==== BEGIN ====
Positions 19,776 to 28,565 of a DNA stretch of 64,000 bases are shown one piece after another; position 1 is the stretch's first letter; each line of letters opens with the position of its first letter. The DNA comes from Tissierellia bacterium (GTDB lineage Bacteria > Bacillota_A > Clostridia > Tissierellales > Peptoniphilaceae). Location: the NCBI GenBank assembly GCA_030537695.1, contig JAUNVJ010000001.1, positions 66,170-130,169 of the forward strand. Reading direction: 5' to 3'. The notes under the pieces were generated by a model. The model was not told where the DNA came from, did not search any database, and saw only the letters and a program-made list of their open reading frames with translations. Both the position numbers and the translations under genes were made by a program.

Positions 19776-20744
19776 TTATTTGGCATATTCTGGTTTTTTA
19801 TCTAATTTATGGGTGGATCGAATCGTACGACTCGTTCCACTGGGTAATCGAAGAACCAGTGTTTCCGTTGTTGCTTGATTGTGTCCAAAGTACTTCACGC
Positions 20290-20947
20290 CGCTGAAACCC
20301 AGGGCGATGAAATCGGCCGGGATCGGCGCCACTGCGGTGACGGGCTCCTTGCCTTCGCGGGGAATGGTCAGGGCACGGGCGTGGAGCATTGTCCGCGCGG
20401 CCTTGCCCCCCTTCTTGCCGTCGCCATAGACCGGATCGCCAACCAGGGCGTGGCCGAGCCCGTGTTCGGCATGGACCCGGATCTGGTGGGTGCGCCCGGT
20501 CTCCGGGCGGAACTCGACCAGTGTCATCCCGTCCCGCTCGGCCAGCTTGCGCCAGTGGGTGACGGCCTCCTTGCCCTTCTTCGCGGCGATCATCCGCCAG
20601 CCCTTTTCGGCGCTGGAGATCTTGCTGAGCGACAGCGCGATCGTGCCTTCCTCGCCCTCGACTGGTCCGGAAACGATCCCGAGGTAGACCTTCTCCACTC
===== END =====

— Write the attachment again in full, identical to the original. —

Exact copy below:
Positions 19,776 to 28,565 of a DNA stretch of 64,000 bases are shown one piece after another; position 1 is the stretch's first letter; each line of letters opens with the position of its first letter. The DNA comes from Tissierellia bacterium (GTDB lineage Bacteria > Bacillota_A > Clostridia > Tissierellales > Peptoniphilaceae). Location: the NCBI GenBank assembly GCA_030537695.1, contig JAUNVJ010000001.1, positions 66,170-130,169 of the forward strand. Reading direction: 5' to 3'. The notes under the pieces were generated by a model. The model was not told where the DNA came from, did not search any database, and saw only the letters and a program-made list of their open reading frames with translations. Both the position numbers and the translations under genes were made by a program.

Positions 19776-20744
19776 TTATTTGGCATATTCTGGTTTTTTA
19801 TCTAATTTATGGGTGGATCGAATCGTACGACTCGTTCCACTGGGTAATCGAAGAACCAGTGTTTCCGTTGTTGCTTGATTGTGTCCAAAGTACTTCACGC
Positions 20290-20947
20290 CGCTGAAACCC
20301 AGGGCGATGAAATCGGCCGGGATCGGCGCCACTGCGGTGACGGGCTCCTTGCCTTCGCGGGGAATGGTCAGGGCACGGGCGTGGAGCATTGTCCGCGCGG
20401 CCTTGCCCCCCTTCTTGCCGTCGCCATAGACCGGATCGCCAACCAGGGCGTGGCCGAGCCCGTGTTCGGCATGGACCCGGATCTGGTGGGTGCGCCCGGT
20501 CTCCGGGCGGAACTCGACCAGTGTCATCCCGTCCCGCTCGGCCAGCTTGCGCCAGTGGGTGACGGCCTCCTTGCCCTTCTTCGCGGCGATCATCCGCCAG
20601 CCCTTTTCGGCGCTGGAGATCTTGCTGAGCGACAGCGCGATCGTGCCTTCCTCGCCCTCGACTGGTCCGGAAACGATCCCGAGGTAGACCTTCTCCACTC